If you’ve read any of my articles on arm training you know I’m all about building big, muscular arms that ooze power and look great! But to look and feel your very best you’ve got to balance those GUNS with a thick, muscular chest.
Many beginning bodybuilders mistakenly believe that barbell bench press is all they need to build a massive chest. And some guys love to impress themselves by bragging about how much they can “bench.” Hopefully you’re not in this crowd because you simply can’t build truly awesome pecs with barbell bench press alone. The standard bench press is a compound exercise that involves coordinated work from the chest, triceps and shoulders. While this exercise is great for building overall upper body strength, it’s not enough for getting maximum growth, shape and muscularity in the entire pectoral region.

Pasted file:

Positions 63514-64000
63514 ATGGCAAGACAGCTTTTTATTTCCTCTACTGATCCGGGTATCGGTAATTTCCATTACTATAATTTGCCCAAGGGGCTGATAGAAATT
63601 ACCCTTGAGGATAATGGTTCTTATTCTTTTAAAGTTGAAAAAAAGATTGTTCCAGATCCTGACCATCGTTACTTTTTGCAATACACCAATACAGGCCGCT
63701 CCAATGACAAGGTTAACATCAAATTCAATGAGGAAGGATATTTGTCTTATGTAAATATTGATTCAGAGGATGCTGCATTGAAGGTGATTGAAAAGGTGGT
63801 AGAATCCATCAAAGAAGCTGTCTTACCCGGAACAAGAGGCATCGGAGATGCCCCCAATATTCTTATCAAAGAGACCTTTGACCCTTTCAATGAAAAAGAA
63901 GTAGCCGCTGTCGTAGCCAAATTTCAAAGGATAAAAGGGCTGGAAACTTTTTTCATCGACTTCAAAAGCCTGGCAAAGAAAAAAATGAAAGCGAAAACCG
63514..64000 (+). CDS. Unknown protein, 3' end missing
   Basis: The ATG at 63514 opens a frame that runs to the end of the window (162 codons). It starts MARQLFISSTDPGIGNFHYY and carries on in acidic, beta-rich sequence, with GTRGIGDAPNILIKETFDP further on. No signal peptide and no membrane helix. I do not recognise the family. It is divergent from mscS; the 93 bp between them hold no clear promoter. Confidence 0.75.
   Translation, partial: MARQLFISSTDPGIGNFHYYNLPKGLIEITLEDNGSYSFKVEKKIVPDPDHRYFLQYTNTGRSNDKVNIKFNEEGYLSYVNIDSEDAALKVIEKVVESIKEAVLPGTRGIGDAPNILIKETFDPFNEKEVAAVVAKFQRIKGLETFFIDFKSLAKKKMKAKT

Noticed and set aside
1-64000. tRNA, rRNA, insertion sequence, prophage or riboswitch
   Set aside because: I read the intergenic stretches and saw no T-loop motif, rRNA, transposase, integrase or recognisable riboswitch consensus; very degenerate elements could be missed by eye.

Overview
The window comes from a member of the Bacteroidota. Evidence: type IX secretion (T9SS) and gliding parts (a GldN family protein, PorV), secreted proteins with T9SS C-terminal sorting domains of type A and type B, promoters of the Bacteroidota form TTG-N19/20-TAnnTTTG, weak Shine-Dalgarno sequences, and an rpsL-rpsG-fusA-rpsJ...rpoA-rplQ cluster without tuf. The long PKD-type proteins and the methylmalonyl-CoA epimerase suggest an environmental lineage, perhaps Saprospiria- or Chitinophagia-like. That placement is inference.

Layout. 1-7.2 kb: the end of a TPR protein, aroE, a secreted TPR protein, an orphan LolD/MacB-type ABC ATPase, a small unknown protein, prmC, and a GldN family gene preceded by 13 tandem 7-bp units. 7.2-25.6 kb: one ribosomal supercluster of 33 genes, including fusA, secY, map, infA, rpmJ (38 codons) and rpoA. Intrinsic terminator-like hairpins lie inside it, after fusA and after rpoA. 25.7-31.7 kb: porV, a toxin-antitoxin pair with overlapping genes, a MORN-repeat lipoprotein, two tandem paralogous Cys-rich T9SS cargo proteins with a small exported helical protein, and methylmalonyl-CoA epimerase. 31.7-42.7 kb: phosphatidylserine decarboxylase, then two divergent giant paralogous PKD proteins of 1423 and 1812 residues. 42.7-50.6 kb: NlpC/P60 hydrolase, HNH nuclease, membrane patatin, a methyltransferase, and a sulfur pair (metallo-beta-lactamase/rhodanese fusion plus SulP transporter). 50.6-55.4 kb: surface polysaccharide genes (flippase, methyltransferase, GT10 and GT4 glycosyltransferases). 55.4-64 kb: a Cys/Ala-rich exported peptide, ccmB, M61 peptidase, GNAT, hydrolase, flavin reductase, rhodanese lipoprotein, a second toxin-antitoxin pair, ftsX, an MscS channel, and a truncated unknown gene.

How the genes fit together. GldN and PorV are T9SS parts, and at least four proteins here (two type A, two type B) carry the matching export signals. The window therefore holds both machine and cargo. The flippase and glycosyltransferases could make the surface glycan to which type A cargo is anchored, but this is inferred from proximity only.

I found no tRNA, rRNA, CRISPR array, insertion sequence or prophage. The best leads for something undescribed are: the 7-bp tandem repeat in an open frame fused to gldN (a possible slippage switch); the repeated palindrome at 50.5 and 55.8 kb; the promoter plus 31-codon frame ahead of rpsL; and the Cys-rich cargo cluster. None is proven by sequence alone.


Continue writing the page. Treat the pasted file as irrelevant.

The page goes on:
If you really want a big, muscular chest with well defined pecs that look like tectonic plates, you should try the 5 chest building exercises I’ve listed below. I’ve chosen these exercises because they’re simple and effective for beginners who need a solid foundation in chest-building fundamentals to achieve long-term bodybuilding success. The equipment needed for each exercise is generally available at any gym or health club. Each of my Top 5 chest-building exercises will help you simultaneously build mass, shape and power in your chest. The entire pectoral area is directly targeted during each exercise to maximize growth and efficiency from your workouts.